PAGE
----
Over 5% of Tamil Nadu’s Covid-19 cases are children; health experts say no reason to worry
A closer look at the government data also reveals that a little over 5 per cent (273/5409) of Tamil Nadu’s Corona Virus positive cases are children who are aged 12 and below.
Over the last couple of days, Tamil Nadu has been witnessing its highest ever spike in cases with the daily new case figures ranging between 500 and 771. A closer look at the government data also reveals that a little over 5 per cent (273/5409) of Tamil Nadu’s Corona Virus positive cases are children who are aged 12 and below. Nearly 60 children in this age category alone were infected over the last 48 hours. WION spoke to Doctors and Medical experts from the Government and Private sector to understand what these many numbers of Covid-19 cases among children mean.
Dr Subramanian Swaminathan
Infectious Diseases Specialist
This increase in cases among children is very much an expected trend and cases in children will grow in parallel with cases in adults. Initially, the testing was maximum in adults and now as more children are being tested we have more cases turning positive. We must also realize that social distancing doesn’t apply to children, especially in the below 12 age group. Even when we don’t have children stepping out of homes, there is a possibility of transmission from a parent who goes out for work. That is exactly why we have schools being held in abeyance for as long as possible. It is difficult to read patterns from the numbers in children, but certainly, there is no point in mass-testing among children, as children eventually recover and the high-risk category are the elderly and those with other ailments.
Dr K Kolandaisamy
Retired Director of Public Health and Preventive Medicine
Our strategy is to delay the spread of the virus, we have been testing and isolating the positive cases and their contacts. It is only natural that children also get infected from their contacts at home, but there is nothing to worry about it. The real risk is for the elderly, cancer patients, those who have undergone organ transplants and those with other medical complications, lifestyle disorders. It is this high-risk portion of our population that needs the maximum protection. When healthy people get affected, they are asymptomatic (no or very fewer symptoms) and have the immunity to recover from it, and this applies to children and those who are maintaining good health, irrespective of age.
Right from the time of the swine flu outbreak, our health department has been following the strategy of posting staff who are between 25-50 years of age in the frontlines. Those who are above 50 and have existing health issues are posted on the desk, data entry jobs that minimize their exposure to risk. We always ensure the frontline staff are aged below 50, besides being non-smokers, non-diabetic and free of co-morbidities. If we save the vulnerable population, then there is no need to worry even when the numbers are rising.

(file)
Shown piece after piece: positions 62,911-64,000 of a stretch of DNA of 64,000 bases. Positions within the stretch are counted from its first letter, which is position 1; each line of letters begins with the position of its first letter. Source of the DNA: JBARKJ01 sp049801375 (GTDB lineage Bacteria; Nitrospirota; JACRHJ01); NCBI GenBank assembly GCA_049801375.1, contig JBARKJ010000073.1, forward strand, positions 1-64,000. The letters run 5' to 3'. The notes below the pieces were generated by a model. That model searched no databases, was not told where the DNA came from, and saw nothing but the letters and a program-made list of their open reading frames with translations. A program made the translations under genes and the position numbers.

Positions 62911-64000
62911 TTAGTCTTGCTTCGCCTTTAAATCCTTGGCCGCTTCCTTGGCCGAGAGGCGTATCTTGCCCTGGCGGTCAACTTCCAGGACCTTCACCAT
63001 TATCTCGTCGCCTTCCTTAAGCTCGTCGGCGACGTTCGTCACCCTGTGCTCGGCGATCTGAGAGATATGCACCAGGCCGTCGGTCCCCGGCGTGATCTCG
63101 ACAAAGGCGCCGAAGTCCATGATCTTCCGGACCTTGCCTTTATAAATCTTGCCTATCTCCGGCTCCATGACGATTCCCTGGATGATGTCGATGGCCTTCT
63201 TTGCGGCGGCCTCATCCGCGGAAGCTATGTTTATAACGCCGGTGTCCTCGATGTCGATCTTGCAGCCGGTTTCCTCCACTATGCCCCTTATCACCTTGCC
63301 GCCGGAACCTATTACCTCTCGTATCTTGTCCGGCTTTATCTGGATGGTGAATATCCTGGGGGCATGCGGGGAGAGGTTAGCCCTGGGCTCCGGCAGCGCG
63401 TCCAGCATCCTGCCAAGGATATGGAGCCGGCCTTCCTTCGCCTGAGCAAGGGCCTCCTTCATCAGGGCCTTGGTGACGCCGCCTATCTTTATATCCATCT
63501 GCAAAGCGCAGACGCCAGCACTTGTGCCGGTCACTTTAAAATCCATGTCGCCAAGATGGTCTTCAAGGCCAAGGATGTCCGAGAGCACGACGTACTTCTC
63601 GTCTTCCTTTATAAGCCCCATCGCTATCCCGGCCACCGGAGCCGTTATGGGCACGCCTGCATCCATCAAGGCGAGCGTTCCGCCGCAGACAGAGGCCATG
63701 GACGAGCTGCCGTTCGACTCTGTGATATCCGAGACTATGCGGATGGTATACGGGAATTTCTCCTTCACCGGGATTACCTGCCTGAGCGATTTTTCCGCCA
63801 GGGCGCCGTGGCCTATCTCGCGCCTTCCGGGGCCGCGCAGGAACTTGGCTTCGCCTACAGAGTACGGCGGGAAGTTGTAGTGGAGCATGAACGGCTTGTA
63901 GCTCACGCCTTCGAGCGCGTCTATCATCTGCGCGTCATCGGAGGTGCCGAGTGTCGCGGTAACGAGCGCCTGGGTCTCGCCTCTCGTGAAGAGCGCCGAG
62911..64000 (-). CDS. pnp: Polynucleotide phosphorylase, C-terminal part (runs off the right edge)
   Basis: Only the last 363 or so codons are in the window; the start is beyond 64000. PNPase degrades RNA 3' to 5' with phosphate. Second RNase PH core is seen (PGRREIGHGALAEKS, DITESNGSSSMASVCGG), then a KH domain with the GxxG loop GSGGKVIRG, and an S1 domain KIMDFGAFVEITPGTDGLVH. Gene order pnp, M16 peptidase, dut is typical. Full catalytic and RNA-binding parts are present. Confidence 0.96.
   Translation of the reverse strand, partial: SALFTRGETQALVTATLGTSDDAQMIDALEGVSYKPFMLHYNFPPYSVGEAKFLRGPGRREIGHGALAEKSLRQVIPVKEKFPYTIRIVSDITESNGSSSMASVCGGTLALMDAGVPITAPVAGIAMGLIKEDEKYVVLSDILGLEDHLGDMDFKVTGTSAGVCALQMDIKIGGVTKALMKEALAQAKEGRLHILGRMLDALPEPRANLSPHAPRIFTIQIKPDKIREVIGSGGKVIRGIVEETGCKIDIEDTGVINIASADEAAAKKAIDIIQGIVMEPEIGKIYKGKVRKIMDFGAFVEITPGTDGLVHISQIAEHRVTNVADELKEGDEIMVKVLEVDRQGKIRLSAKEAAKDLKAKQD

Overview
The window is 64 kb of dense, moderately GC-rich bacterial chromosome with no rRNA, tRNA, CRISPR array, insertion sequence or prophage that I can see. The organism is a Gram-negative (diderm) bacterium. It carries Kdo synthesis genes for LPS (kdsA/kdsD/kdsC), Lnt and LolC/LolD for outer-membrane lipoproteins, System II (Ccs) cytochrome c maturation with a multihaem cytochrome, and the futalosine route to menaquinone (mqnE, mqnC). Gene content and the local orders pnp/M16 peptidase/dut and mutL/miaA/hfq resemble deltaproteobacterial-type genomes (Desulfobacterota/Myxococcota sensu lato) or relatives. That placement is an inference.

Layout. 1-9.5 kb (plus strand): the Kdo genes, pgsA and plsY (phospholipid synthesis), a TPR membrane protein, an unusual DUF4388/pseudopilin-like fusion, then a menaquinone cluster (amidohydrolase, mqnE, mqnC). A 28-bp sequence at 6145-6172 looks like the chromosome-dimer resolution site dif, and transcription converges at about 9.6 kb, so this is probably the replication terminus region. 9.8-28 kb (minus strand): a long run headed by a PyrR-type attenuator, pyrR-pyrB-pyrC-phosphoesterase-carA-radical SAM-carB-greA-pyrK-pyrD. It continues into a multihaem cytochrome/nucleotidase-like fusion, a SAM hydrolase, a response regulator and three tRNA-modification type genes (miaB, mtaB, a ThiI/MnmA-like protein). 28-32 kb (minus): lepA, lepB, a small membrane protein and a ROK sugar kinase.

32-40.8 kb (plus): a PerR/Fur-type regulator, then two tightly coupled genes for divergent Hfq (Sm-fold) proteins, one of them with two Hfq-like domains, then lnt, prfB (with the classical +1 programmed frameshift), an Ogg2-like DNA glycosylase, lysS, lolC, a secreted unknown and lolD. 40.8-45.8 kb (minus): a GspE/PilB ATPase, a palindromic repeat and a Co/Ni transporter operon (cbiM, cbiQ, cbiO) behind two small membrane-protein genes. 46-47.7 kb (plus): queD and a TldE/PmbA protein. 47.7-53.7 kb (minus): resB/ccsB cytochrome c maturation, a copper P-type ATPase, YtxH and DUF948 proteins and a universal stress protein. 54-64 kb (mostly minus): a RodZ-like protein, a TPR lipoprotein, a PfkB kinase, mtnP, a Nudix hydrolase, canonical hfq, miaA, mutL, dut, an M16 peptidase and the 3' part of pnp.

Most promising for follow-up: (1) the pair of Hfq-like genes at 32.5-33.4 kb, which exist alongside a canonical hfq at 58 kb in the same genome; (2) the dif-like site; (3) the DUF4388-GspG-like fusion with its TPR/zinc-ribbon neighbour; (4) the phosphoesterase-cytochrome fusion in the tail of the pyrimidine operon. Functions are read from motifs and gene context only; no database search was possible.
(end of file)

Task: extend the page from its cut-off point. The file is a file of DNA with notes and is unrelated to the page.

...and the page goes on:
Madhusudhan Reddy, Joint Commissioner (Health), Chennai Corporation
The purpose of the lockdown is to slow the spread of the virus and ensure that the government machinery, infrastructure has adequate time to respond to people’s needs and saves lives. While the lockdown cannot eradicate the virus, it can delay the transmission so that the medical facilities can cope up with the increasing cases. It is certain that an eternal lockdown is also not possible due to the social-economic harm that it can cause. The public must not worry about the spike in numbers, as it is a result of increased testing. For instance, Tamil Nadu had done a total of nearly 3000 tests as on April 1st, but as on date, the total tests have exceeded 2 lakh. Presently we are testing over 13,000 people on a daily basis and this includes entire families as well.
Initially, most of the cases we observed were the middle-aged males who had stepped outside for work, but with time it spread to the women in the house, the elderly and eventually also children. With more testing, gender balance and age balance will be achieved.
Dr K.E.Vivekanandan, Head of the Dept,
Professor of Pediatrics, Govt Kilpauk Medical College, Chennai
We have seen about 30 Pediatric Covid-19 cases in our hospital so far, but there has been no serious case. A good number of them have been discharged and some of them are under quarantine in the hospital post-recovery. We have seen positive cases in newborn babies as well, but even then, with mother’s milk alone and nil medication, we are able to treat them. If they are older than a year we prescribe certain medicines that aid in the recovery. A normal diet along with some vitamin syrups are what we prescribe for the little patients in our care.
All the pediatric cases we have seen in our hospital so far are asymptomatic and the infection was transmitted from their parents. Since the children themselves don’t go out, they get it from their parents and elders. So, when we have a Covid-19 positive child, naturally there would be a positive case in the same house, or perhaps they could have been living in a containment zone with many cases. We have seen a total healing rate in kids and there was no instance of high fever or cough or breathlessness. In the case of mid cold and flu, we provide the usual medication and syrups. If there are children living in containment zones who are exhibiting mild symptoms, it is better for parents to take them to the nearest health centre.
Even for a majority of adults in our hospital, we have seen that there are no symptoms at all. They would be totally normal but they test Covid-19 positive. The way ahead is to intensify testing even further in the risky areas, containment zones in the cities where cases are high.